Four Town Farm in Seekonk Brings Five Generations of Farming Knowhow
The following article originally appeared in the Seekonk Patch.
By Jeff Sullivan (Patch Staff)
Christopher Clegg is a fifth generation farmer at the Four Town Farm in Seekonk, and he says having that kind of experience behind you is a big help in his line of work. “You’re always learning,” he said. “There’s a routine to the year, but everyday is different and every year is different. I have generations that I can fall back on if I have a question.”
Clegg has been working on the farm since he was a kid. He said the farm was started in the 20s by his great great grandfather. He said times have definitely changed since then.
“We were a whole sale operation until the 1970s,” he said. “Back then, most of this area was all farms with very little development, because of the proximity to Providence so there was always an outlet for produce.”
Clegg said the introduction of refrigerated freight trucks changed everything and they had to think smaller. He said they make much more money now selling directly to the consumer.
“It all started with my grandmother selling cantaloupes down on a table across the street,” he said. “Very quickly we realized there was more money to be made selling directly to the consumer, and since then our farm stand has evolved to what it is today.”
And Clegg said it’s quite an operation. At any given time, he said they employ about 15 people at the stand itself and 22 people to work the field.
“At this point we grow everything we can in this climate with the exception of apples,” he said.
Clegg said the land use and time investment into started an apple orchard is just too great, but he said he’s more concerned with the produce they grow now.
“You do what you do best, and we grow vegetables best,” he said.
The farm sells vegetables and fruits when they’re in season. Clegg said they start as direct seed or clippings. He added anything they grow you can grow yourself in a small garden.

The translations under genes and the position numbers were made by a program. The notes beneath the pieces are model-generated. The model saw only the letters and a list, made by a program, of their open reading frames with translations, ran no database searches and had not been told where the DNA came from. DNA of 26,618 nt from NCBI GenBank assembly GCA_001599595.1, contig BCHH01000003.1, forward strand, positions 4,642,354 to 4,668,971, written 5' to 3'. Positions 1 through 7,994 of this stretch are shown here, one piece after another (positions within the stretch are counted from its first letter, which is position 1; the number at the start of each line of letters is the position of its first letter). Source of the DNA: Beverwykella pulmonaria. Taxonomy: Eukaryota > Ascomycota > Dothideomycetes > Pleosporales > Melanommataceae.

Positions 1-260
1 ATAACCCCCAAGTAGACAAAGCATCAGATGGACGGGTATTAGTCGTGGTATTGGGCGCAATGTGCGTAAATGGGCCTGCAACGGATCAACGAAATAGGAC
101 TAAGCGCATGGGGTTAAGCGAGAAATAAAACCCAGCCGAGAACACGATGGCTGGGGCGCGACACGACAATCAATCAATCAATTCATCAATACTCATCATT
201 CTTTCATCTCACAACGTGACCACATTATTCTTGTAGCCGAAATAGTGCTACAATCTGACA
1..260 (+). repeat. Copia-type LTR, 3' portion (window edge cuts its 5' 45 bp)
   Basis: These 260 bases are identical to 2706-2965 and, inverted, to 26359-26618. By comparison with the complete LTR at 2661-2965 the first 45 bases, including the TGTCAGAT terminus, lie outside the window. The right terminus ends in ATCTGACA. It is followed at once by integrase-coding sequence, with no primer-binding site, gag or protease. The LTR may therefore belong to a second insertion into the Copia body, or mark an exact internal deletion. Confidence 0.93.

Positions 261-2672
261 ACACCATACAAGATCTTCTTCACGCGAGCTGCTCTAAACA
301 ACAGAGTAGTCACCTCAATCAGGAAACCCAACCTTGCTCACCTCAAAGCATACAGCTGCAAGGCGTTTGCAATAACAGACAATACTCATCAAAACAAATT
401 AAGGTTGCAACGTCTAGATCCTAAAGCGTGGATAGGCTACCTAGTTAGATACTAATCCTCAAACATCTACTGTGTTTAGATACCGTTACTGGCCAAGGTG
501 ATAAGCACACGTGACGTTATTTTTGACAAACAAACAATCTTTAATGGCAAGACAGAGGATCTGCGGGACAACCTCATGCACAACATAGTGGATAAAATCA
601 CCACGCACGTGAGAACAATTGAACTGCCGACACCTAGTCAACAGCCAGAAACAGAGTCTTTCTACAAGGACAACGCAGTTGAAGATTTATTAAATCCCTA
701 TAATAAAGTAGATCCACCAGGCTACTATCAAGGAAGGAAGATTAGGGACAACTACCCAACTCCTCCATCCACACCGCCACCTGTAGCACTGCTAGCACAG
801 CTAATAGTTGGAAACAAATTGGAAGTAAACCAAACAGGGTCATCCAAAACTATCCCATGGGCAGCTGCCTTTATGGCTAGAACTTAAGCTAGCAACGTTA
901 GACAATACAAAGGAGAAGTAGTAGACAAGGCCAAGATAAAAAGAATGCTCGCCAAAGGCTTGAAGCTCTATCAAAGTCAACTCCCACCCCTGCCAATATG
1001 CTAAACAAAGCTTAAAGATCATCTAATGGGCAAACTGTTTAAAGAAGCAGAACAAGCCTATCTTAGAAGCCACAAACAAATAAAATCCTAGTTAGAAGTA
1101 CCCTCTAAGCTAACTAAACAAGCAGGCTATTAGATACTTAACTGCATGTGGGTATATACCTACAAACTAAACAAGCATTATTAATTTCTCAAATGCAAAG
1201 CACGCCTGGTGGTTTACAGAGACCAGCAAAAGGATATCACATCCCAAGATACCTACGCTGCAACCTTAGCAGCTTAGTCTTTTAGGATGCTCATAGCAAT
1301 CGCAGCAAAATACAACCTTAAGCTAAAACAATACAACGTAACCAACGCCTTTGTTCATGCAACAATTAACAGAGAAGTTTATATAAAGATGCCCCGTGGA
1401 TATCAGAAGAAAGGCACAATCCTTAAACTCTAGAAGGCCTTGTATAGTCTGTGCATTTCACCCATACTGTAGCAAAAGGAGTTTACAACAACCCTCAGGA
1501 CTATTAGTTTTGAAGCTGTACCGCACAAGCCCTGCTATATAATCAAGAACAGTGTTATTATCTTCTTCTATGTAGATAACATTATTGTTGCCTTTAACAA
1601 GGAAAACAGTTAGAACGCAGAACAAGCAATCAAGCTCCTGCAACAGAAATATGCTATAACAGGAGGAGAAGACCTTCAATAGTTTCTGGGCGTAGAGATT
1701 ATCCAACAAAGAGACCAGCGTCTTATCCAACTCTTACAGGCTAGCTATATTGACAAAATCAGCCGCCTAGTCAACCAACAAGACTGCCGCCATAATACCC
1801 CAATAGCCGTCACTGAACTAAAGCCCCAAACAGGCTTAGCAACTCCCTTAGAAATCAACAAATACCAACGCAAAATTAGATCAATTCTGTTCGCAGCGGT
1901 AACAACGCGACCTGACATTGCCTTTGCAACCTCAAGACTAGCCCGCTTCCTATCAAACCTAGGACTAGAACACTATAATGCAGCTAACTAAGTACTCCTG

“If you’re a consumer, basically we’re doing the same things on a much larger scale,” he said.
Clegg said he believes in the grow local movement, and added you really can’t beat a locally grown vegetable or fruit.
“You take something like asparagus, and that’s not the most exciting crop, but to eat native asparagus versus the grocery store, it’s like night and day,” he said. “It’s amazing to see the difference in what was just harvested and what was stored and shipped how much of the flavor is lost.”
Clegg said the organic movement in the country has helped him to make some changes to some of the products they grow in the farm. He said that’s not always feasible for the farm, but they do it when they can and when pesticides or herbicides are necessary, they make sure with a lot of testing before they are put to use.
“I take what’s best of both worlds,” he said. “When it’s practical, I’ll use organic methods, but for me time’s a factor. I need something to harvest and to bring things to fruition.”
Clegg said he works with the University of Massachusetts, who sends out testers periodically to count threats to the harvest and determine when intervention is necessary.
Four Town Farm is located on 90 George St. and is open everyday starting at 9 a.m.